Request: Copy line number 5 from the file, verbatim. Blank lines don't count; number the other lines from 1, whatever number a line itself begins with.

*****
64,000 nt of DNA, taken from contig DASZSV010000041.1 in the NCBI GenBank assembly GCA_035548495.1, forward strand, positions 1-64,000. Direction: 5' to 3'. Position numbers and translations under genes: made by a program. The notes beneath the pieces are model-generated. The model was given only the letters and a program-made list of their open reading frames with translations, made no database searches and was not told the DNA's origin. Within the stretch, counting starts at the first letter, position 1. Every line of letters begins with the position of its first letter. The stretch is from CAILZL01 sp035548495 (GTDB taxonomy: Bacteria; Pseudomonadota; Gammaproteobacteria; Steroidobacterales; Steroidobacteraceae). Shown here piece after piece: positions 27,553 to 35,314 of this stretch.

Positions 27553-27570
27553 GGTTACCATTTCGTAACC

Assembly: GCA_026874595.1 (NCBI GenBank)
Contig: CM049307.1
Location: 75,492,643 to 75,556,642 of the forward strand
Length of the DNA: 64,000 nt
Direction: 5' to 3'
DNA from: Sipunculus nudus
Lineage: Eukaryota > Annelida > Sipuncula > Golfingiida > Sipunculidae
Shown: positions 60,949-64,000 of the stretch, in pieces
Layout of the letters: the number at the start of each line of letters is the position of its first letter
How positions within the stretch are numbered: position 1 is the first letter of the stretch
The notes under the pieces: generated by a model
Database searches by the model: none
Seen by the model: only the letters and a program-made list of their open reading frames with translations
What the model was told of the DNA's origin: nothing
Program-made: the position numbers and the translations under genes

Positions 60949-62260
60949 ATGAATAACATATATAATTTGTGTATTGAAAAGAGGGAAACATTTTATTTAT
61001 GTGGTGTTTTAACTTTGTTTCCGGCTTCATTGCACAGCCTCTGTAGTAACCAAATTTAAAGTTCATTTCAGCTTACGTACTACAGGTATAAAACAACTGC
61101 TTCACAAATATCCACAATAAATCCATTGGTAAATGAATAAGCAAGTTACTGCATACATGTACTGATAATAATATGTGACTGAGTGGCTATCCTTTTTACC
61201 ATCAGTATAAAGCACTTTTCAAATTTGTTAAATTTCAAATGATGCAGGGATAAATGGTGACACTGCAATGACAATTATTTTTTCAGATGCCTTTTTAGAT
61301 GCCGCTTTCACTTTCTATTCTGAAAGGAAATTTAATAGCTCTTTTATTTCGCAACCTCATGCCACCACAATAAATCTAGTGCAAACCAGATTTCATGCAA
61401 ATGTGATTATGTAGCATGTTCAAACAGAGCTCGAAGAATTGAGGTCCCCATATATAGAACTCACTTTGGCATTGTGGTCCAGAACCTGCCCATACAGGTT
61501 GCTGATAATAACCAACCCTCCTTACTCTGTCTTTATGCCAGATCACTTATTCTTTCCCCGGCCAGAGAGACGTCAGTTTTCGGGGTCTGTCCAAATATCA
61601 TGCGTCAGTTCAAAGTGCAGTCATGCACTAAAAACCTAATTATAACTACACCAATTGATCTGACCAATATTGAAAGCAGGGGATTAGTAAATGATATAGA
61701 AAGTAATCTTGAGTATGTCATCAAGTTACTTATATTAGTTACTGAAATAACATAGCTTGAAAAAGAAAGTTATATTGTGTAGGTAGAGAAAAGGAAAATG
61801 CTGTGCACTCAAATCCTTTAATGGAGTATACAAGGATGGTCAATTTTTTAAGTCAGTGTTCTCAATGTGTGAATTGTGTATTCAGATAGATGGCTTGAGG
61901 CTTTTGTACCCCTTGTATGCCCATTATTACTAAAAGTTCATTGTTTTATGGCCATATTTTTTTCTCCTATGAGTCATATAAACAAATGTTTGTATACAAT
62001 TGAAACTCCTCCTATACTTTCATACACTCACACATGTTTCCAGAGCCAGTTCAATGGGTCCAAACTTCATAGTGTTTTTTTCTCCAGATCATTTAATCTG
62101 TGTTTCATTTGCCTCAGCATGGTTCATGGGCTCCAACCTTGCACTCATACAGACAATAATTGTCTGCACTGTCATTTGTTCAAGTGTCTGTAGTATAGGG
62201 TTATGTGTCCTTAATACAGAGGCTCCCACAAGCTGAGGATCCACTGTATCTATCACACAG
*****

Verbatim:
Contig: CM049307.1